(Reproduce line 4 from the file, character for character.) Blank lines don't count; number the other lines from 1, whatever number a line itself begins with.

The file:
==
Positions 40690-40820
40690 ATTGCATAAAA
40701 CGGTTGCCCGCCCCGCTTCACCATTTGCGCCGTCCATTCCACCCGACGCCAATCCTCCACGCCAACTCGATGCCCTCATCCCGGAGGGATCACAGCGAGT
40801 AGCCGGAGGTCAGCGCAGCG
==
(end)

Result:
40801 AGCCGGAGGTCAGCGCAGCG